In May this year, another defendant was given an 84-month sentence for violating § 1326(b)(2). He was first deported from California on January 27, 1995, after serving a four year prison term. He was deported again on January 22, 1997, once more from California. His criminal record includes several California narcotics convictions. In 1989, he was arrested with twenty-one rocks of cocaine in his possession. He was arrested on another occasion selling cocaine to an undercover police officer. When he was arrested in 1992 for public intoxication, officers found sixteen pieces of rock cocaine inside a Crazy Glue container in his pocket. Before he came to our attention he had already served twenty four months in federal prison after being convicted in California in April 1995 for entering the country illegally. Almost a year to the day after his January 1997 deportation this defendant was arrested in Salt Lake City selling a twist of heroin to an undercover narcotics officer near Pioneer Park. He came to our attention a few days later while he was in the Salt Lake County Jail serving an 80 day sentence on the narcotics charge.
In March, a 30-year-old defendant was sentenced to 77 months in federal prison for violating §1326(b)(2). The defendant has an extensive criminal record in California, including several convictions for grand theft auto, possession of a controlled substance, and burglary. He was deported to Mexico from California on February 5, 1994. In June 1994, apparently just months after a second deportation, he was in court facing assault charges in Utah. In 1995, he was arrested near Perry, Utah, and charged with possession of a controlled substance with intent to distribute and possession of drug paraphernalia. He was deported to Mexico from Nogales, Arizona, on May 20, 1996. On June 17, 1996, less than a month later, he was arrested for theft and possession of drug paraphernalia in Murray, Utah. He came to our attention last September while he was serving a one-to-fifteen year sentence in the Utah State Prison for possession of a controlled substance with intent to distribute.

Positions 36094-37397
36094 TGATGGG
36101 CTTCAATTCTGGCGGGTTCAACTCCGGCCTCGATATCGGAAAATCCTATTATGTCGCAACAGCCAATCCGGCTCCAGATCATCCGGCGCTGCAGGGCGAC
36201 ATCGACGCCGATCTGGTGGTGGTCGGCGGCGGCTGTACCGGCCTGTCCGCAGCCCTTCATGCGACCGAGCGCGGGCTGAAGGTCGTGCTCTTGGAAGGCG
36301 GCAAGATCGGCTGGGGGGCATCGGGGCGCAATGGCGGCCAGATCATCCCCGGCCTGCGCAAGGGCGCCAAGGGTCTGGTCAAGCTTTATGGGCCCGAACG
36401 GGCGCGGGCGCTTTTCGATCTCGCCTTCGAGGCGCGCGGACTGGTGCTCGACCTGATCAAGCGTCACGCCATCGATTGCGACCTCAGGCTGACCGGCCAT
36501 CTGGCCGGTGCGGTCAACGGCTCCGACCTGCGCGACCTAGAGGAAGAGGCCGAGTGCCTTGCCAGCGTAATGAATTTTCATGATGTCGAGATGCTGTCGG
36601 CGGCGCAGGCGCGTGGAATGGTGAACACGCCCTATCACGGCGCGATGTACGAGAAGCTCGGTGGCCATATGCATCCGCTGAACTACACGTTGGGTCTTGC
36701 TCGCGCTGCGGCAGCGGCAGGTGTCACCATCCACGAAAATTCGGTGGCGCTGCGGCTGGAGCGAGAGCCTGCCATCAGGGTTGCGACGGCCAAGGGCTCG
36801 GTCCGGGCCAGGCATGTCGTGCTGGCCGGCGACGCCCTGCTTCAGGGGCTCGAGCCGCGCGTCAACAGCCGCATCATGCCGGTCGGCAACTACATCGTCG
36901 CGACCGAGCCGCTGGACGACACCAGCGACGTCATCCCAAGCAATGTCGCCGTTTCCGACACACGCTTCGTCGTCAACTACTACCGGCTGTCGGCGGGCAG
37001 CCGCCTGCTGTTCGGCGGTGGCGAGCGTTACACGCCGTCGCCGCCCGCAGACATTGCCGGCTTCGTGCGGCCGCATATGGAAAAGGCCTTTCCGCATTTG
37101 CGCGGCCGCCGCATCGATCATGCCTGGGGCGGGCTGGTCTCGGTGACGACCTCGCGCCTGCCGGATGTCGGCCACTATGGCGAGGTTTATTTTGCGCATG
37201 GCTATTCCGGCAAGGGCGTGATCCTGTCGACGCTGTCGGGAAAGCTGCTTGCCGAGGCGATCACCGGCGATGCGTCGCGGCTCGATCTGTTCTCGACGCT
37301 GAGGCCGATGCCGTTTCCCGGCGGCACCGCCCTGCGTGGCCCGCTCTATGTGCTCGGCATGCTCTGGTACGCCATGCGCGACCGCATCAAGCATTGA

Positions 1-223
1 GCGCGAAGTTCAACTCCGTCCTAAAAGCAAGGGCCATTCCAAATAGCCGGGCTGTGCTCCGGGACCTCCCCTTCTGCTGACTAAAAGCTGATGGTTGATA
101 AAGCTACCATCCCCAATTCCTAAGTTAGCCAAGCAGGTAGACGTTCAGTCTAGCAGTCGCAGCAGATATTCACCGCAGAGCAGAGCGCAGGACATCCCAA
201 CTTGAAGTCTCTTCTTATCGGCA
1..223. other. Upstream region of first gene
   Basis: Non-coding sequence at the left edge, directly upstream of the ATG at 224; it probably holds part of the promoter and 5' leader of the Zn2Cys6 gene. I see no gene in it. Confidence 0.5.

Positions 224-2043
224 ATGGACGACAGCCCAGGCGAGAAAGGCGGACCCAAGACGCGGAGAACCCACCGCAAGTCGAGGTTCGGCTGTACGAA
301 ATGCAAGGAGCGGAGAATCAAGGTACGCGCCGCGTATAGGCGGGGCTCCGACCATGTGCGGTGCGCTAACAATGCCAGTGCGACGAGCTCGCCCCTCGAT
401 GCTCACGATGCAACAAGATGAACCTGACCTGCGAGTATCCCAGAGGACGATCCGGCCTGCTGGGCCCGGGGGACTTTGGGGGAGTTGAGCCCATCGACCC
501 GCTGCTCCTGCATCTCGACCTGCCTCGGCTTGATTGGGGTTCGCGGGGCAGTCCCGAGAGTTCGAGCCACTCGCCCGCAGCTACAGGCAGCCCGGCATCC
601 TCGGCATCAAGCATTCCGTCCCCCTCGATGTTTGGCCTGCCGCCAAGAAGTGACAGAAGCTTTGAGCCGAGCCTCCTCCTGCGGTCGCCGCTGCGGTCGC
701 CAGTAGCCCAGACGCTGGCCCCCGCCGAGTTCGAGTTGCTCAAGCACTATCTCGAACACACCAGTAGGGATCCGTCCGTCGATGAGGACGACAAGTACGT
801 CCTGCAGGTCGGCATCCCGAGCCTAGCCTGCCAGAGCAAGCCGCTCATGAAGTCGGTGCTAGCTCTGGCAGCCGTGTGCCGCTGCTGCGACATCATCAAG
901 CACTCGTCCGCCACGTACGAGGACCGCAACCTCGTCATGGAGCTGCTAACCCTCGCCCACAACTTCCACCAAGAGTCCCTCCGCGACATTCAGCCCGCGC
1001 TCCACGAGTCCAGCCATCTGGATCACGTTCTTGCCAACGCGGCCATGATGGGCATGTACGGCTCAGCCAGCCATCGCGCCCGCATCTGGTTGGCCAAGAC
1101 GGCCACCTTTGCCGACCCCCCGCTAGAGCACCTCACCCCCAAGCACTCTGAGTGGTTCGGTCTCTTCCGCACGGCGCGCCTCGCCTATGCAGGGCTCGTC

We don't know really why these people came to Utah. We have interviewed some of our defendants in an effort to learn more about why they chose to come to here. What little we do know right now, however, suggests many came to Utah because they believed, with some justification, that if they were caught selling narcotics, for example, they might be prosecuted, but rather than keep them in custody and take up precious jail space, local authorities would give them minimal sentences and simply deliver them to the Service for deportation. Once deported, they could quickly and safely return to the United States using another identity and pick up where they left off without more than a few days or weeks interruption. Economically it was worth the risk. Others came to Utah because they could hide within the ethnic gangs that have grown up in some of the neighborhoods along the Wasatch Front. Still others came to Utah because they believed law enforcement is overwhelmed by the immigration problem and has neither the will nor the resources to be much of a threat to them. They were willing to risk detection and arrest because the chances of either happening to them were low and the consequence minimal. Some came to Utah because they were part of organized drug trafficking enterprises exploiting the market for illegal narcotics that exists in the District. The chance they were willing to take to make a great deal of money outweighed their fear of being caught and prosecuted.